At the time my son Dan’s obsessive-compulsive disorder (OCD) was at its worst, he had not eaten in over a week. I flew down to be with him at his college, and though he was only two weeks away from completing his freshman year, he knew he would have to leave school if he couldn’t eat. He desperately wanted to complete the semester, and though it was torturous for him, he somehow mustered the courage to consume a meal. I was so relieved. Now he could eat; he was on his way to recovery!
Unfortunately that’s not how obsessive-compulsive disorder works. Instead, when I brought him some breakfast the next morning, we were back to square one. He could not eat. I remember saying to him, “But you just ate yesterday! Nothing bad happened, so why can’t you eat now?” This is a common reaction from people who do not have OCD. We can’t understand. “You did it before, why can’t you do it again?”
The problem with this thought process is that it is logical. Most of us can relate to overcoming obstacles: We climb our mountains and work through our fears. For those of us without OCD, that is often the end of it. We have conquered our demons, or at least quieted them. We move on.
But OCD is not logical. If you have the disorder, one day you might easily be able to drive 500 miles and feel fine, yet the next day you can’t drive around the block without getting out of the car five times to see if you hit someone. There is no linear progression here; no predictable course. If you think this is hard for those of us without OCD to cope with, imagine being the one with the disorder! In addition to their own frustration, OCD sufferers might also have to deal with their annoyed friends and impatient families, who just don’t get it, or even worse, think they’re faking.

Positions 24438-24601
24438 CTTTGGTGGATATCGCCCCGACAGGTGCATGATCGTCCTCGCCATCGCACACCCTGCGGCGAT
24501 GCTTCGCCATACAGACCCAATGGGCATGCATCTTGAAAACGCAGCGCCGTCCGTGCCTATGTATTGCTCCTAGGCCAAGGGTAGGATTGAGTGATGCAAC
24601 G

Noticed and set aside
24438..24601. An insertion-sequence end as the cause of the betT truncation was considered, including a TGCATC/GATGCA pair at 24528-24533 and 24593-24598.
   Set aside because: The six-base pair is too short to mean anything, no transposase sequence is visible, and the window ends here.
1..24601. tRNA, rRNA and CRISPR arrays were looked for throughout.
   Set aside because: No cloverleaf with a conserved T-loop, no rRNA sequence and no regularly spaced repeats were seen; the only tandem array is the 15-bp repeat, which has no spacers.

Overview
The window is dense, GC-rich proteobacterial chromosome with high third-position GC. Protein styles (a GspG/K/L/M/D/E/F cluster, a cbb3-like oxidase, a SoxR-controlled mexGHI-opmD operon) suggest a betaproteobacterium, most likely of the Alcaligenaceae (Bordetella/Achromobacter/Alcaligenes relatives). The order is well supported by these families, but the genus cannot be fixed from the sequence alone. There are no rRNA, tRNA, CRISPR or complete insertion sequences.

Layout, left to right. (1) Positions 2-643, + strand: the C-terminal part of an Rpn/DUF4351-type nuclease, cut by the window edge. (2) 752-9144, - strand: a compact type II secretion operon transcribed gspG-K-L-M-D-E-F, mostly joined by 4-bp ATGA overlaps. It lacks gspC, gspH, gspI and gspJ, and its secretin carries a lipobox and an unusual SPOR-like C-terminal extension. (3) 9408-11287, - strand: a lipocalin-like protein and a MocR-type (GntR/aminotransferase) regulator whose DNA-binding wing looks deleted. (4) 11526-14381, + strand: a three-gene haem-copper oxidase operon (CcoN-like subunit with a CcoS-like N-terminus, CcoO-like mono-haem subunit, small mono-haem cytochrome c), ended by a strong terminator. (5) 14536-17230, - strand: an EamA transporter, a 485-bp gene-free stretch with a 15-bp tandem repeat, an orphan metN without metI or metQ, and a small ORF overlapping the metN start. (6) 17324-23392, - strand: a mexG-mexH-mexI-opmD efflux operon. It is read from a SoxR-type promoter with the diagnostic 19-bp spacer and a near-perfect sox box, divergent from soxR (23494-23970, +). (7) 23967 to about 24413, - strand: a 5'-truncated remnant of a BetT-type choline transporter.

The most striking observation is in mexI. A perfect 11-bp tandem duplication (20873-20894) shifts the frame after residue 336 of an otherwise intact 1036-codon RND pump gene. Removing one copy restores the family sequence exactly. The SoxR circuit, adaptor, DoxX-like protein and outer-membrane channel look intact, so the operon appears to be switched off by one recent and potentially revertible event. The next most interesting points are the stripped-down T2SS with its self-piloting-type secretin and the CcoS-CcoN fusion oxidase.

The intensity of OCD is not the only part of the disorder that can vary on a daily basis. Obsessions and compulsions can change also, at any time. An OCD sufferer who fears he might harm someone while driving might be convinced the next day that he should stay away from knives because he might stab someone. Or someone whose compulsions revolve around cleaning might expectedly develop the need to check things (such as checking to make sure the stove is off, or checking to make sure doors are locked). There is no rhyme or reason when it comes to any aspect of OCD, and it’s not hard to understand how troubling this can be for OCD sufferers and their loved ones.
For me, what really helps in grasping the unpredictability of obsessive-compulsive disorder is personifying the disorder. This technique is often used to help children better understand what is going on with them, and it can even be helpful to name their OCD. Maybe it’s The Enemy, or The Bully. Separating OCD from the person who is suffering from the disorder drives home the fact that OCD is something the person has, not who the person is. In our situation, once I was able to envision Dan’s OCD as separate from himself, it was actually quite simple to comprehend why he couldn’t eat breakfast that day. It was Dan against his OCD. Two powerful forces at odds.
Sometimes the OCD was just too strong, or too tricky, to contend with; other times he was able to stand up to it. Thankfully, as Dan progressed with his Exposure and Response Prevention (ERP) therapy he was able to prevail more often, until he got to the point where he almost always now wins his run-ins with the disorder. When you get right down to it, however, I think what is most important is not necessarily who wins each battle, but that all those with OCD just continue to fight.